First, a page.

Videourodynamic changes of botulinum toxin A in patients with neurogenic bladder dysfunction (NBD) and idiopathic detrusor overactivity (IDO) refractory to drug treatment
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To document the videourodynamic changes and the efficacy and safety profile of botulinum toxin A (BoNT-A, Dysport®) in neurogenic bladder dysfunction (NBD) including neurogenic detrusor overactivity, low-compliance and break-low-compliance and idiopathic detrusor overactivity (IDO), in patients refractory to drug treatment.
Sixty-four patients with NBD and 170 patients with IDO were treated between 2002 and 2007. Diagnostic approach included medical history, bladder diary, standardised questionnaire rating quality of life, sonography, videourodynamic and temporary sacral nerve block. All patients received BoNT-A-injection under local anaesthesia. Patients with NBD received 500 mouse units (MU) and patients with IDO received 250 MU BoNT-A, injected into ten sites including the trigonum. Patients were followed up 6 weeks after injection.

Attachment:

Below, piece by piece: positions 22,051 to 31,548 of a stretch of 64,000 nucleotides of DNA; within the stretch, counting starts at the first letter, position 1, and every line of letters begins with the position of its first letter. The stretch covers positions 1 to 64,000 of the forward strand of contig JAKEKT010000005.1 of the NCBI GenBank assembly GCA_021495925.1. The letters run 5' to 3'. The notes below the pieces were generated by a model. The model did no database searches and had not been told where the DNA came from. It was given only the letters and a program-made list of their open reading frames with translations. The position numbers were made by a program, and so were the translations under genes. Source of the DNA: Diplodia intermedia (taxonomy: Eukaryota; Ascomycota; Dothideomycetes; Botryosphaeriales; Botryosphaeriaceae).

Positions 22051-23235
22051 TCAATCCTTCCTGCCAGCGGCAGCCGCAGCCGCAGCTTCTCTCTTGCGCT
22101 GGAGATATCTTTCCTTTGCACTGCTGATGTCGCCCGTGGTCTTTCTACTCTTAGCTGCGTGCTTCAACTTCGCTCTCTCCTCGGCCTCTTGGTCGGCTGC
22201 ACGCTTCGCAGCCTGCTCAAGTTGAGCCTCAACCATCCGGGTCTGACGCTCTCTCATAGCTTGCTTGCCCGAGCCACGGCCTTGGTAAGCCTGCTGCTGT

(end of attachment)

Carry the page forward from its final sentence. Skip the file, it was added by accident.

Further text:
For NBD, 58/64 (91%) patients achieved satisfactory continence during the day as well as significant reduction in incontinence episodes and improvement in quality of life. For IDO, 158/170 (93%) were responders with regard to urgency and urge incontinence. Urodynamical changes included significant improvement in the following parameters in both groups: increase in maximum cystometric capacity and decrease in detrusor pressure. BoNT-A was well tolerated; no drug-related side effects were documented. No de novo vesicoureteral reflux was induced. Long-term follow-up revealed a mean duration effect of BoNT-A of 5.7 months in NBD and 4.9 months in IDO.
BoNT-A is highly effective in NBD as well as in IDO suggesting that this is a good treatment option for patients with detrusor overactivity. Furthermore, intratrigonal injection is safe and not associated with vesicoureteral reflux.